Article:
The Girls of Ennismore

“The Girls of Ennismore,” the latest novel by Patricia Falvey,  is set between 1900 and 1918 during the turbulent time in Irish history when Anglo-Irish aristocrats are slowly losing their grip on wealth and power as  native Irish are demanding freedom from British rule.  It is the story of an unlikely friendship between two girls. Victoria Bell, daughter of the “Gentry” and Rosie Killeen, a farmer’s daughter, embody this bond and struggle to maintain their friendship against the pull of prejudice, class distinction, social upheaval and outright rebellion.

“The Girls of Ennismore” offers a compelling new spin on such timeless themes as the uniqueness of women’s friendships, the eternal pull of “home,” and the challenges of forbidden love in a time of turmoil. It is reminiscent of such iconic works as “Gone with the Wind,” “Dr. Zhivago,” and more recently, “Downton Abbey.”

The Yellow House

I remember the summers best, when the days rested in the long arms of evening and the sounds around Slieve Guillon were as muted as benediction. Only the faint barking of distant dogs cut the stillness as farmers drove their cattle home. Smoke curled from cottage chimneys and children gulped down tea so they could return to play while time hovered between day and night like a gift from heaven.

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Glenlea, County Armagh, Ireland 1905. When her family is torn aprt by religious intolerance, personal tragedy, and explosive secrets, young Eileen O’Neill is determined to reclaim the Yellow House where her family had been happy and bring her broken family back home

As war is declared on a local and global scale, Eileen cannot separate the politics from the personal impact of the conflict. Her choice is complicated by the influence of two men. James Conlon, a charismatic and passionate politcal activit is determined to win Irish independence from Great Britain at any cost, appeals to her warrior’s soul.

The Linen Queen

I thought of all the other women like me here and abroad who waited for news of loved ones. We were the women who were not mothers and wives to whom official information would be delivered by telegram or by unifomred offers. We were the women hidden in the corners and crevices, behind doors and curtains, the women who must wait for scraps of information, for hearsay and rumor. And yet for us, the waiting was just as painful.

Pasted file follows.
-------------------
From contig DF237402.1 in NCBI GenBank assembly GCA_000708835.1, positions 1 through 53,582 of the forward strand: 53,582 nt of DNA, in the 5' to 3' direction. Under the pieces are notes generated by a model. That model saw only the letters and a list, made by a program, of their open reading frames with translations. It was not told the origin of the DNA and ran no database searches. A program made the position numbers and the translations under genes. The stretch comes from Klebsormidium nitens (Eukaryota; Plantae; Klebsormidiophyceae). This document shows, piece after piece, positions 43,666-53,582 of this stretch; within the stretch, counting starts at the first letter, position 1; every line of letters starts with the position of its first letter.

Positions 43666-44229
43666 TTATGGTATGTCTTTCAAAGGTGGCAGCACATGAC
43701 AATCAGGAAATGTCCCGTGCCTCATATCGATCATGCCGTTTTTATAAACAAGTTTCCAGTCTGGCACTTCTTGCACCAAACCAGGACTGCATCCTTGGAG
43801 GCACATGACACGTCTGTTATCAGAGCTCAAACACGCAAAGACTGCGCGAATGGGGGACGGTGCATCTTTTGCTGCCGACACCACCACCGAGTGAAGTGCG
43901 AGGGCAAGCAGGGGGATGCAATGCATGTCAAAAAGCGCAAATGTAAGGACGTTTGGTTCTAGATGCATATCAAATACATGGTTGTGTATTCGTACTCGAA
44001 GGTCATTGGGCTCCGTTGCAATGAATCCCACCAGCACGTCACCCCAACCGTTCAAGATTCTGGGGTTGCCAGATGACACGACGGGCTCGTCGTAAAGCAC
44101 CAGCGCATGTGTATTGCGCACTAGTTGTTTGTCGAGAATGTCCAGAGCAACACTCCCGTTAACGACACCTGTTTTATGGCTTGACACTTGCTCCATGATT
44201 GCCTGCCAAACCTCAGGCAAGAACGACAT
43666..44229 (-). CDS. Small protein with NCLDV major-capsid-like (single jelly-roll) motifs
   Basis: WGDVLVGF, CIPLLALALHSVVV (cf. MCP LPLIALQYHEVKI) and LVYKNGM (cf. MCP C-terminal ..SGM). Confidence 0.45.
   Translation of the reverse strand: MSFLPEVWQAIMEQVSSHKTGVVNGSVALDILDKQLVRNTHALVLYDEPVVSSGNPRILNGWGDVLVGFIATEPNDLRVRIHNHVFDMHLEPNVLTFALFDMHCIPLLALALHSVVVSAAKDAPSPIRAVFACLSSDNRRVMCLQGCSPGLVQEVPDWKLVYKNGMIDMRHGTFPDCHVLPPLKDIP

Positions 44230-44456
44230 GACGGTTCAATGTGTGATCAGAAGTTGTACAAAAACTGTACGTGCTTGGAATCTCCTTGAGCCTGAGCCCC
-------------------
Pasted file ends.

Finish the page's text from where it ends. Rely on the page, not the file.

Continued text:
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“Queensbrook, County Armagh, Ireland 1941. Abandoned by her father and neglected by her self-centered, unstable mother, Sheila McGee cannot wait to escape the drudgery of her mill village life in Northern Ireland. Her classic Irish beauty helps her win the 1941 Linen Queen competition, and the prize money that goes with it finally gives her the opportunity she’s been dreaming of. But Sheila does not count on the impact of the Belfast blitz which brings World War II to her doorstep. Now even her good looks are useless in the face of travel restrictions, and her earlier resolve is eroded by her ma’s fear of being left alone.

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Nobody sets out to have an ordinary vacation, so your accommodations should never be plain.

From luxurious golden palaces in Abu Dhabi to refurbished vintage trailers in the American southwest, there’s an extraordinary hotel for every type of vacation.

Vimeo Video : Crash & Learn

Aleksander Aurdal grew up crashing in just about every possible way before he settled with the sport of free skiing. The level of free skiing has really progressed the last few years and consequently increased the risk of getting hurt when learning new and dangerous tricks. Aleksander now uses his previous crash experience to avoid getting hurt in this fast progressing sport.

This film is an extension of a TV spot for TineMelk.

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For the second best-of June, Fubiz brought you the best photos and videos on “Underwater”. Various artists represented in this best of presents this second world full of mystery and discovery that is the ocean through personal points of views.

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Muse‘s fusion of progressive rock, glam, electronica, and Radiohead-influenced experimentation is crafted by guitarist/vocalist Matthew Bellamy, bassist Chris Wolstenholme, and drummer Dominic Howard. Bored by the sleepy life provided by their hometown of Teignmouth, Devon, the three British friends began playing music together. They started the first incarnation of their band while only 13 years old, changing the name of the group from Gothic Plague to Fixed Penalty to Rocket Baby Dolls as time passed.

By 1997, the bandmates settled on the name Muse and released their self-titled debut EP on Dangerous Records, followed by the Muscle Museum EP in 1998. The group’s emotive, passionate sound and live presence drew critical acclaim and industry buzz, and Muse signed a deal with Maverick Records after a trip to New York’s CMJ festival.